(all photos: Fitsum Belay)
A lot of noise has been made recently about the difference between the Baltimore and the DC music scene. Some have suggested that Baltimore’s scene is more pure because it’s cheaper to live there—hence more DIY shows run by artists who don’t have day-jobs. The cost of living difference is undeniable. The flip side of that coin though is that Baltimore is tiny. You’re never going to stumble onto a space or a scene or a band you haven’t heard of before. I made such discovery Wednesday night, only a dozen blocks from my house at the Bobby Fisher Memorial Building on North Capital where kids have been putting on punk rock shows for a while without making much of a self-promoting fuss about it. Plus cakes!
Apparently the building is named after a friend of the Borf art collective guys who died (check out our jazzy opening party photo set here), not the chess player, though the famously iconoclastic prodigy could be a guiding spirit for punk kids everywhere if you think about it. The building is covered in amazing wild graffiti outside and in, making you feel you’ve wandered into a Blondie video by accident. The event was billed as a vegan cake-off and rock show each of which component cost three dollars, though I’m not sure who would be there just for one and not there other.
“I just want to come in for the cake, not the music, which is twenty feet away in the other room, can I just pay half?” Unlikely.
I enjoyed #3, which had a spicy gingerbread sort of thing to it, but Fitsum liked #7 which was carrot cake almost. Somehow the winner was #10, though, probably because they brought it in late and it was full of chocolate or soy-milk chocolate or whatever vegans put in their cakes. None of them tasted like vegans either, which in my experience is not the best flavor.
The doors were at 6:30 on a worknight, so you know what that means. Teenagers! Lots of them. Most of them seemed to be there to see the Max Levine Ensemble, veterans of the pop-punk scene who keep getting better as they approach their hoary early-20s. Their recorded output can be uneven, but live they bring it, especially in a tiny cement room with the tinny PA channeling David Combs’ and Ben Epstein’s tandem choruses into distorted buzzes barely penetrating the power-pop chords and Nick Popovici’s speedy drum fills.
Japanther refuses to be an average punk band. They seem to operate on the idea that professionalism is the same thing as being fake. Their songs stop at weird angles and disintegrate into feedback or abrupt off-tempo crashes. In the silence drummer and singer Ian Vanek gives speeches to the crowd with his eyes closed, rattling the sticks on the tom and the ride cymbal like a parody of a beatnik poetry reading. Bassist Matt Reilly sings shyly into his yellow phone and stomps on a distortion pedal that looks like it was made from a muffler. Before songs he changes cassettes in the tape player, sending random quotes and prerecorded vocals, keyboards and hip-hop breaks winding through the mix. Ian berates the crowd about the evils of the music biz and the power of individualism and love and how they should probably get crazy ASAP. It’s impossible to tell where the performance begins or ends, making it hard to know when to clap or what to do after or during a song—surely a purposeful goad to the staid standards of rock shows: Mosh here, clap now, encore, jumparound. They’re like the Pentecostal ministers to hardcore’s now ancient catechisms. Maybe it’s the lack of booze or drugs, but the kids seem confused for the first half of their set, which is of course what Japanther is going for.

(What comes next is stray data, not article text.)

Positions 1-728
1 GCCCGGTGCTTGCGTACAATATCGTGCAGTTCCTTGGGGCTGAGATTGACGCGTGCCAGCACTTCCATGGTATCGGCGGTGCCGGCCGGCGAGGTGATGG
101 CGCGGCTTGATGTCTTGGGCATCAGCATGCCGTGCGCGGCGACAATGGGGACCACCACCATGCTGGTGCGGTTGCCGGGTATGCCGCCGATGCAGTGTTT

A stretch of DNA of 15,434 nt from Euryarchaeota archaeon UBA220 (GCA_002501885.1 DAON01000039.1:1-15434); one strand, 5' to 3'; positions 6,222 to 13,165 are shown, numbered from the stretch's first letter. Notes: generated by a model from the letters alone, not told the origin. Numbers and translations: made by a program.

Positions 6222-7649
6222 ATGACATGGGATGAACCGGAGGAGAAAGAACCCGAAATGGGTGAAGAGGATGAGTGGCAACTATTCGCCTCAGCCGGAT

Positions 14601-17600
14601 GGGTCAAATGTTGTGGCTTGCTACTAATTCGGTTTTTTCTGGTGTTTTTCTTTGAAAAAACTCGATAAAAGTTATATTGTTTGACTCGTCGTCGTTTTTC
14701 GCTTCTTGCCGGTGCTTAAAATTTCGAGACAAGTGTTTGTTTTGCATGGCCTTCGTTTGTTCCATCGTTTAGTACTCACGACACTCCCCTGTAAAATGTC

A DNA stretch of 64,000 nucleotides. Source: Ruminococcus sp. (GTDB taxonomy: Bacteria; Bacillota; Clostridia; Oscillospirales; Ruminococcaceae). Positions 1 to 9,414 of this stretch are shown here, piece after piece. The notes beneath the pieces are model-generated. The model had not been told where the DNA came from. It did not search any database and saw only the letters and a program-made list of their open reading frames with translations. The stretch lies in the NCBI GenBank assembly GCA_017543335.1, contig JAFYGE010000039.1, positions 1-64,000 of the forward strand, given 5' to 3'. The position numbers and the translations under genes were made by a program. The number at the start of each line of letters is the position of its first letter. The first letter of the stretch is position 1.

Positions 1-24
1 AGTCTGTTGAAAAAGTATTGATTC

But when the stinky mass finally gets circling, it’s far more celebratory than aggressive. We need a new word for the dancing that you do in a big group of friends (whom you may have never actually met), the hugging and bouncing into their bodies and grabbing their shoulders and crowd-surfing that’s more like the triumphant victory-carry at the end of a baseball game than a boot-to-head Lollapalooza thing. Let’s call it “mooshing,” maybe? A one point boys and girls join hands and jig in a ring around a couple twisting together in the center—it’s like a Greek chorus in a really good play, probably a comedy. It’s possible because no matter what kind of transgressive tricks the band plays on its audience, the music is awesome straightforward heart-on-sleeve pop-chords and melodies over driving danceable beats.
Now this doesn’t have anything to do with a Baltimore/DC rivalry, but here’s what the Baltimore City Paper said about these guys: “Understand, Japanther is not a “good” band in any classic sense-you wouldn’t want to listen to this outside of a show: it’s basically Ramones-y, lo-fi punk cut up with samples and junk Casio beats…” Oh yes, the “classic” sense of “good,” as defined in Plato’s Republic. I think it was Book IX where Socrates said: “This isn’t Monteverdi, or John Cage, or something with verifiable highbrow credentials like Sigur Ros, so let’s get let’s get condescending y’all!” To be charitable he probably didn’t really think about it before he wrote that, otherwise he would realize how silly it sounds coming from a resident of the town that spawned Death Set, Dan Deacon and the whole Wham City style of trashy techno-infused pop-punk that’s set to take over where traditional pop-punk has faded into emo crap.
In fact, Japanther’s music is very much the definition of Classic Good, on record as powerful and catchy as it is live. Which just goes to show that even people in the DIY capital of the Mid-atlantic can miss the point entirely, while some in this fussy self-possessed city of club-kid excess and $60k parking spaces can put together a fantastic underground experience. Plus, you know, cake.